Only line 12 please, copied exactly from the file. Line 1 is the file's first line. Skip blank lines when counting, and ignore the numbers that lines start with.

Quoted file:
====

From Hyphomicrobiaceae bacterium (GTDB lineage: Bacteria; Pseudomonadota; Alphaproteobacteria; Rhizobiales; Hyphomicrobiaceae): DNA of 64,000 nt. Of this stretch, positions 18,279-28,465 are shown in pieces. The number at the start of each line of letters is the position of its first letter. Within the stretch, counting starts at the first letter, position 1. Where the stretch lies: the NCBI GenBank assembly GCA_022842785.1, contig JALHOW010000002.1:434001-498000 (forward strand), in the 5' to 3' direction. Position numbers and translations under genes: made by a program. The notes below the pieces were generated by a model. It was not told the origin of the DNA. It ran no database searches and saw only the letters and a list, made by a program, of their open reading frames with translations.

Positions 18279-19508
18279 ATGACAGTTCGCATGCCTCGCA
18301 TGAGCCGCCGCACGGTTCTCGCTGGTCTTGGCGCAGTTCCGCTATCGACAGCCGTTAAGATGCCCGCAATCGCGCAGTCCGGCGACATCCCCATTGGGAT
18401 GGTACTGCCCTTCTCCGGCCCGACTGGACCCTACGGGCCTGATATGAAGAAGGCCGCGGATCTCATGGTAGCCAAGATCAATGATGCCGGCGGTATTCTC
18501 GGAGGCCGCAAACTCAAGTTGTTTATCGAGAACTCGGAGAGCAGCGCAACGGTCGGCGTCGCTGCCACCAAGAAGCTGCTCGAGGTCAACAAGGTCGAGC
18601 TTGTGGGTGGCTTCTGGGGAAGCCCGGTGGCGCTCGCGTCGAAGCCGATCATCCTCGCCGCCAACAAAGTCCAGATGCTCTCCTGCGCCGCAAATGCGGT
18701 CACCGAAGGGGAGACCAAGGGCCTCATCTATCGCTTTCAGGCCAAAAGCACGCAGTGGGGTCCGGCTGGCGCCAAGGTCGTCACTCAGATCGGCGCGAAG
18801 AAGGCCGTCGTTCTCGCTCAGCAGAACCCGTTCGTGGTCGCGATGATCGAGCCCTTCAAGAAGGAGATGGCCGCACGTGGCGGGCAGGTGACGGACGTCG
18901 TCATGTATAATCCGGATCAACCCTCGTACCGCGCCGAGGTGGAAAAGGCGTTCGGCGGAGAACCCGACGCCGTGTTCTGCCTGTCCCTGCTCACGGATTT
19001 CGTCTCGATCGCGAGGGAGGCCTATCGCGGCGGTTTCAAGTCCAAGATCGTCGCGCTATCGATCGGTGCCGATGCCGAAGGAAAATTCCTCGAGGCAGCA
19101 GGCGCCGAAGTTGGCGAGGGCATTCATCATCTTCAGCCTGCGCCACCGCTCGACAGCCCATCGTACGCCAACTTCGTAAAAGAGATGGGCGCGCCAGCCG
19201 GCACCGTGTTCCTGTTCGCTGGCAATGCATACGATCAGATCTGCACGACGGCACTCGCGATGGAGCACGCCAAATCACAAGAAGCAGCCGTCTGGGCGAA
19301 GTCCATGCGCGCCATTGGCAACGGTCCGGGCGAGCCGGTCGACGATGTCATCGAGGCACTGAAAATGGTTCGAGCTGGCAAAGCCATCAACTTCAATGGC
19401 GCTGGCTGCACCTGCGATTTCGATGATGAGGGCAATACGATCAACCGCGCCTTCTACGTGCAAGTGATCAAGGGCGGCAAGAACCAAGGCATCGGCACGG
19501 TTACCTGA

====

19101 GGCGCCGAAGTTGGCGAGGGCATTCATCATCTTCAGCCTGCGCCACCGCTCGACAGCCCATCGTACGCCAACTTCGTAAAAGAGATGGGCGCGCCAGCCG